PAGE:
Skip to Main Content
U.S. Forest Service
Caring for the land and serving people

United States Department of Agriculture

Home > Search > Publication Information

  1. Share via EmailShare on FacebookShare on LinkedInShare on Twitter
    Dislike this pubLike this pub
    Author(s): Chad N. Casselman; Thomas R. Fox; James A. Burger
    Date: 2006
    Source: Gen. Tech. Rep. SRS-92. Asheville, NC: U.S. Department of Agriculture, Forest Service, Southern Research Station. pp. 200-206
    Publication Series: Miscellaneous Publication
    PDF: View PDF  (226 KB)

    Description

    Surface mined land in the Appalachian coal-producing region have been found to exhibit growing conditions that are unfavorable for the establishment of productive forests including dense ground covers, compacted soil materials, and unfavorable soil chemical properties. To address these concerns, a 3 x 3 x 3 factor random complete block experiment was used to investigate the survival and height growth differences associated with three species assemblages across three levels of silvicultural intensity at three separate study sites. Hardwood survival was superior to both of the other species groups (69 percent versus 42 and 50 percent for white pine and hybrid poplar, respectively). Hybrid poplar grew far more in height (126.6 cm) over 1 year than either of the other species. Additionally, sites with sandstone-derived soils were found to have superior survival and growth compared to soils derived from shale or siltstone overburden. Hybrid poplar appears to have the greatest potential to revert reclaimed mine land to forest after it has already been reclaimed to grass cover.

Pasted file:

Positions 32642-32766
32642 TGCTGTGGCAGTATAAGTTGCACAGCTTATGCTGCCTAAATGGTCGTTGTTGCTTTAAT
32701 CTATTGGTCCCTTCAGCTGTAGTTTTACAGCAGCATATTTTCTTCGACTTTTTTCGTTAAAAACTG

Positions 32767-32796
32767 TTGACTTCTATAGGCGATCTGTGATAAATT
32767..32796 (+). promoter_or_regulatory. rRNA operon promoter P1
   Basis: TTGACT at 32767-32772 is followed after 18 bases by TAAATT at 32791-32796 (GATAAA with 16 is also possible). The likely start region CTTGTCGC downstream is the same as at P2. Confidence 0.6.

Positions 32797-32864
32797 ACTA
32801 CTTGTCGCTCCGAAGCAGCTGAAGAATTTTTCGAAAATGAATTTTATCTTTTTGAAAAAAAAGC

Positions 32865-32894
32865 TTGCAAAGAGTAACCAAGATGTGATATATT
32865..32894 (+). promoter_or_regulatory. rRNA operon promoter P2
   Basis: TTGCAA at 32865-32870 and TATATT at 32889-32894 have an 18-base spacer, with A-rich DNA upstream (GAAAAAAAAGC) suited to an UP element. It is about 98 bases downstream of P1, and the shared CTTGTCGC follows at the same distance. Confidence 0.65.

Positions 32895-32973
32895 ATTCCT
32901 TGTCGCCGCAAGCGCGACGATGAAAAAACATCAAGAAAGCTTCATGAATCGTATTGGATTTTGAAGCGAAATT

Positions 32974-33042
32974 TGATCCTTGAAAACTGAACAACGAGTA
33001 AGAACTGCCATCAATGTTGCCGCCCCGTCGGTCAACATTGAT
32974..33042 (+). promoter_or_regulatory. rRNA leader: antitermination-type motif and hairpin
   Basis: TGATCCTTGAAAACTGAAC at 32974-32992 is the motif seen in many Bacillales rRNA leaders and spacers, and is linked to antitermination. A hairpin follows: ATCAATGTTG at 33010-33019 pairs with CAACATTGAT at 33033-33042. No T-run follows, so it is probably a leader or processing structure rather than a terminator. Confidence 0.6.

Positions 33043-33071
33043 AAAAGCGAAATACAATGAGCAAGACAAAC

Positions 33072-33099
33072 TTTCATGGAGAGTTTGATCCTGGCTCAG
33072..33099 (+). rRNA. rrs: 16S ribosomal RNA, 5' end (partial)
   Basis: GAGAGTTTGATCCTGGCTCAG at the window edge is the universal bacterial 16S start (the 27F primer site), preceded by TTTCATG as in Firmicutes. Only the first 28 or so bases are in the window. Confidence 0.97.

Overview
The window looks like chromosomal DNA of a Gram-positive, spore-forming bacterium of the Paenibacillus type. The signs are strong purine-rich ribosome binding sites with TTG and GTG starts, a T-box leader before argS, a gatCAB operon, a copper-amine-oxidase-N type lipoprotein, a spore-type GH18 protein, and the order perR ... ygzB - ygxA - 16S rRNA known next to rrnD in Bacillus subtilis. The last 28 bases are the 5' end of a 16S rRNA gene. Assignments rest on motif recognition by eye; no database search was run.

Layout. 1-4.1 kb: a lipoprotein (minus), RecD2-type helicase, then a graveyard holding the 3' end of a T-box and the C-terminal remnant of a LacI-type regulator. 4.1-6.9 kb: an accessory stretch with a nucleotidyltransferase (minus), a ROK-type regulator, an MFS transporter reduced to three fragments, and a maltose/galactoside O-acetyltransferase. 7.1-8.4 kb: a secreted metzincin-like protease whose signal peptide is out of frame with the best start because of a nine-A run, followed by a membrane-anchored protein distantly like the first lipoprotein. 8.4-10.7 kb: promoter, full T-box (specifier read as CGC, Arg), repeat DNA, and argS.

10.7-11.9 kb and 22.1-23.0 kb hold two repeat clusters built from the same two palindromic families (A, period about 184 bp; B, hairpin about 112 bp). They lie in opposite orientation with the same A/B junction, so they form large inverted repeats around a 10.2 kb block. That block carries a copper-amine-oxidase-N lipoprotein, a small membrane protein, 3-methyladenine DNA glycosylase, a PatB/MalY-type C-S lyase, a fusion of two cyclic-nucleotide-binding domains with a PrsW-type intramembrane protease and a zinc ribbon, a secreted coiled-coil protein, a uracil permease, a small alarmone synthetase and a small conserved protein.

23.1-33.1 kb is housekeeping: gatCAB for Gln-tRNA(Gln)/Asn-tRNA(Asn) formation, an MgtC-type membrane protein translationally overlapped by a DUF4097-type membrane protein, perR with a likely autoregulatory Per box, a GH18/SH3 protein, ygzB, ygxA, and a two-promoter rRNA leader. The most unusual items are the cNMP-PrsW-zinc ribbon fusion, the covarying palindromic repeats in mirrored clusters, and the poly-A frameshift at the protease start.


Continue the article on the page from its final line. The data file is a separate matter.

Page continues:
Publication Notes

    • You may send email to pubrequest@fs.fed.us to request a hard copy of this publication.
    • (Please specify exactly which publication you are requesting and your mailing address.)
    • We recommend that you also print this page and attach it to the printout of the article, to retain the full citation information.
    • This article was written and prepared by U.S. Government employees on official time, and is therefore in the public domain.

    Citation

    Casselman, Chad N.; Fox, Thomas R.; Burger, James A. 2006. First-year survival and growth of three species assemblages planted on reclaimed mine land as affected by three levels of silvicultural intensity. Gen. Tech. Rep. SRS-92. Asheville, NC: U.S. Department of Agriculture, Forest Service, Southern Research Station. pp. 200-206

    Related Search


    XML: View XML
Show More
Show Fewer
Jump to Top of Page